95 Boehringer says that in referring to these uncertainties and unknowns in relation to efficacy, his Honour was adopting too high a standard, in much the same way as was found to have occurred in Nichia, because claim 1 does not require that a formulation within its scope have any particular release profile or absorption rate or other measure of efficacy.
96 We think it is apparent from his Honour’s reasons that in considering the matter of efficacy in the context of the Cripps question, and whether the uncertainties to which his Honour referred would point the notional skilled team toward or away from any shift to an oily formulation, his Honour was merely recognising that a formulation within the scope of claim 1 had to be safe and efficacious. Efficacious in this context requires no more than that it have some meaningful anti-parasitic effect. The very nature of the invention, a pharmaceutical composition for use in the treatment of animals, as described and claimed requires that it be safe and efficacious for it to be useful. This distinguishes the case from Nichia which concerned desirable but non-essential qualities identified in the body of the specification but not referred to in the claims.
97 The notional skilled team looking to create an injectable composition comprising a macrocyclic lactone and levamisole would clearly be aiming to develop a product that was safe and efficacious. His Honour reasoned that the adoption of a formulation which used levamisole as a particulate in an oily formulation gave rise to considerable uncertainty as to whether such a formulation would have any anti-parasitic effect and that this is a factor that should be taken into account when addressing the Cripps question. We are not persuaded that his Honour imposed too high a standard or that he failed to have regard to the requirements of claim 1 and the absence of any express efficacy requirement.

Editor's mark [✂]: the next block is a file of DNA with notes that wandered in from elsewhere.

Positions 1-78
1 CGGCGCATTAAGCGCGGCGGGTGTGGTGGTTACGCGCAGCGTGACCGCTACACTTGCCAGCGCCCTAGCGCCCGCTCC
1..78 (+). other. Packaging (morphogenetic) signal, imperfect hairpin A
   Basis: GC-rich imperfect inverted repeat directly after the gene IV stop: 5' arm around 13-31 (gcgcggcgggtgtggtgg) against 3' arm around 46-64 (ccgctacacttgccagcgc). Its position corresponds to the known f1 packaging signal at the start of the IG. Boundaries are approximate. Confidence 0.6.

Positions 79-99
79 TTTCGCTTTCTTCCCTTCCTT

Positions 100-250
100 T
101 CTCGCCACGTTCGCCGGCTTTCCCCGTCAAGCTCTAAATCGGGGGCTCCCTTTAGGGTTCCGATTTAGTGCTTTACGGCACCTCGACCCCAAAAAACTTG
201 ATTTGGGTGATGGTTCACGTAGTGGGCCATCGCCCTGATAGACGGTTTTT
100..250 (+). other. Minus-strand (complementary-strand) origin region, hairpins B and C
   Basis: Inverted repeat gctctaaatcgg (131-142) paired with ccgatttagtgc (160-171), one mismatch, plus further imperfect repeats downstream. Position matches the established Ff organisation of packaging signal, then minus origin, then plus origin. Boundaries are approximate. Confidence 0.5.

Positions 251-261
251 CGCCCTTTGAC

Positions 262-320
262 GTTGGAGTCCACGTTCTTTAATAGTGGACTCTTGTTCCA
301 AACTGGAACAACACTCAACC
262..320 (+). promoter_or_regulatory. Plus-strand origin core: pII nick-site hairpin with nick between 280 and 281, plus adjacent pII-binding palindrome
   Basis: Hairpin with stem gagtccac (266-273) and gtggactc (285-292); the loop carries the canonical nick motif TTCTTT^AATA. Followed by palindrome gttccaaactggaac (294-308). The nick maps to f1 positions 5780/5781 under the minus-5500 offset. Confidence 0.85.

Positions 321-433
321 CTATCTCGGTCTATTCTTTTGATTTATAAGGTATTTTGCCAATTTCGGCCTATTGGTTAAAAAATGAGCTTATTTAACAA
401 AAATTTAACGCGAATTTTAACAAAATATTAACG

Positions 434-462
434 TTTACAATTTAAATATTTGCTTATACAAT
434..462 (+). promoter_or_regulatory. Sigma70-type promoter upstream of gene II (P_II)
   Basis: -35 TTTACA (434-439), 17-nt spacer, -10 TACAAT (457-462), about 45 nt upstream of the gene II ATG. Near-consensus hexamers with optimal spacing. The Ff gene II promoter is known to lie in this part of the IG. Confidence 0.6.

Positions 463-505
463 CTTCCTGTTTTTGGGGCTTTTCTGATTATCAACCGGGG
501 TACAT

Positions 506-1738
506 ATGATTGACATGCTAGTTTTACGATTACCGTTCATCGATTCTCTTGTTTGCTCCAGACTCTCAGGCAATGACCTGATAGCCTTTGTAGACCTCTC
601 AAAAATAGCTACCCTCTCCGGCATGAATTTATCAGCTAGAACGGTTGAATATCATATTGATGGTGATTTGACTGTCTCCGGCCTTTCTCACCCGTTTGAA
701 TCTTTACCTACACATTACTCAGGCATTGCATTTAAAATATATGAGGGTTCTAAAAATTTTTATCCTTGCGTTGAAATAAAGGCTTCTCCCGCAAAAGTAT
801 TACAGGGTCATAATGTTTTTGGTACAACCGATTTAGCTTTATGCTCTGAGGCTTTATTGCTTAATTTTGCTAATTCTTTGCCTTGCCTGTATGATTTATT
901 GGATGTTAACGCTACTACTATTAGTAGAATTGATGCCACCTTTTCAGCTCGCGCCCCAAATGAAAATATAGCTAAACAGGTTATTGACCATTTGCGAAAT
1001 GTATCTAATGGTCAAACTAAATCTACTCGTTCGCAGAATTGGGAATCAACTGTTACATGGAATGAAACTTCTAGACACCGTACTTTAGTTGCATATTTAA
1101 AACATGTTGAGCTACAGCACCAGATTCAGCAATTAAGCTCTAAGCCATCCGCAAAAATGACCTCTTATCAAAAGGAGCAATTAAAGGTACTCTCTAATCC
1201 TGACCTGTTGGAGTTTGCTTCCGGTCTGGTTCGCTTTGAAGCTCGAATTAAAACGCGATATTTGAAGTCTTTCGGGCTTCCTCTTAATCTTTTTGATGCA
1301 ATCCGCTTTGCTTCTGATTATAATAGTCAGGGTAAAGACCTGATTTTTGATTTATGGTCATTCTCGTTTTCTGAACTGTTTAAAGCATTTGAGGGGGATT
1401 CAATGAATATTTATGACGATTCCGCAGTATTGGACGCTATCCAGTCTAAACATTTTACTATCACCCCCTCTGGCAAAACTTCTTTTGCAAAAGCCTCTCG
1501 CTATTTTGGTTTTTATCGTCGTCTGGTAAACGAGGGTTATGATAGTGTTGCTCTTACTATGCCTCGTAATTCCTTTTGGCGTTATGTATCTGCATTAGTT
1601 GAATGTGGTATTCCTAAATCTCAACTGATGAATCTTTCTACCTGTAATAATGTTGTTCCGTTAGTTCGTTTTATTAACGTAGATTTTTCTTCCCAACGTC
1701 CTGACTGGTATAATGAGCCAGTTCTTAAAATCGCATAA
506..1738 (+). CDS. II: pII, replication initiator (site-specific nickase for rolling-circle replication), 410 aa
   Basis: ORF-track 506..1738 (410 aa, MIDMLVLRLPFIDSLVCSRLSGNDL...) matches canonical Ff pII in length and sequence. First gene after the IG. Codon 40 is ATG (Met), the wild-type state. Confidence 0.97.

98 Boehringer’s second submission is concerned with the oral evidence given by Mr Vickers and Dr Martin referred to by the primary judge at  and . According to the transcript reproduced by the primary judge at  counsel for Boehringer put to Mr Vickers that if he were to use what were agreed to be standard concentrations of a macrocyclic lactone and a levamisole salt as the active ingredients in an injectable formulation then this “may well produce an acceptable formulation in terms of its efficacy …”. Mr Vickers agreed with that proposition subject to the use of known dose rates which were not based on levamisole salt. Dr Martin agreed with that evidence. It will be recalled that the primary judge said of this evidence that it “does not go very far”.
99 It was also put to Mr Vickers in the transcript reproduced by the primary judge at  that he would not know whether having the levamisole in an oil based organic solvent system in particulate form would have an impact on the release rate. Mr Vickers said that it was “quite probable” it could change the release rate of levamisole HCl. He accepted that in order to know whether the release rate for levamisole HCl was acceptable, he would need to test the formulation. Dr Martin agreed with that proposition.
100 The substance of Boehringer’s submission in relation to the evidence referred to at  is that the primary judge should have given it decisive, or at least greater, weight when addressing the Cripps question. So understood, Boehringer’s submission is not directed to any error of principle but is rather a complaint as to the primary judge’s evaluation of the relevant evidence.
101 It is important in this context to recognise the advantages enjoyed by the primary judge. As Gyles J observed in Azuko Pty Ltd v Old Digger Pty Ltd (2001) 52 IPR 75 at :